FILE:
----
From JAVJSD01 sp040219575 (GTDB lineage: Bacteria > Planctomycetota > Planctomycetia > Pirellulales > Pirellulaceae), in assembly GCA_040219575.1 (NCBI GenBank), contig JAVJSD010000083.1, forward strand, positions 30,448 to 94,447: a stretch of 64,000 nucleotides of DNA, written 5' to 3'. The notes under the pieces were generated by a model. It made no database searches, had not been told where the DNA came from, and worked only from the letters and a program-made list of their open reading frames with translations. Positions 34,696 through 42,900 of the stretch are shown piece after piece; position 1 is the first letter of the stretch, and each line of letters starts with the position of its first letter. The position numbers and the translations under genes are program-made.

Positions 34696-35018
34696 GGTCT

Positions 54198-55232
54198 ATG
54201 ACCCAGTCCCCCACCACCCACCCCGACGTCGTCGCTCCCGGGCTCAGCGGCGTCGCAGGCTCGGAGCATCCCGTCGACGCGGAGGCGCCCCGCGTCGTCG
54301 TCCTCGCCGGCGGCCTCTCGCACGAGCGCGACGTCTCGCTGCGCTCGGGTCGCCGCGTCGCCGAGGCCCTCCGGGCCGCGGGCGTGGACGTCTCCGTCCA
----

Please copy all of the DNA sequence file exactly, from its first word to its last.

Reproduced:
From JAVJSD01 sp040219575 (GTDB lineage: Bacteria > Planctomycetota > Planctomycetia > Pirellulales > Pirellulaceae), in assembly GCA_040219575.1 (NCBI GenBank), contig JAVJSD010000083.1, forward strand, positions 30,448 to 94,447: a stretch of 64,000 nucleotides of DNA, written 5' to 3'. The notes under the pieces were generated by a model. It made no database searches, had not been told where the DNA came from, and worked only from the letters and a program-made list of their open reading frames with translations. Positions 34,696 through 42,900 of the stretch are shown piece after piece; position 1 is the first letter of the stretch, and each line of letters starts with the position of its first letter. The position numbers and the translations under genes are program-made.

Positions 34696-35018
34696 GGTCT

Positions 54198-55232
54198 ATG
54201 ACCCAGTCCCCCACCACCCACCCCGACGTCGTCGCTCCCGGGCTCAGCGGCGTCGCAGGCTCGGAGCATCCCGTCGACGCGGAGGCGCCCCGCGTCGTCG
54301 TCCTCGCCGGCGGCCTCTCGCACGAGCGCGACGTCTCGCTGCGCTCGGGTCGCCGCGTCGCCGAGGCCCTCCGGGCCGCGGGCGTGGACGTCTCCGTCCA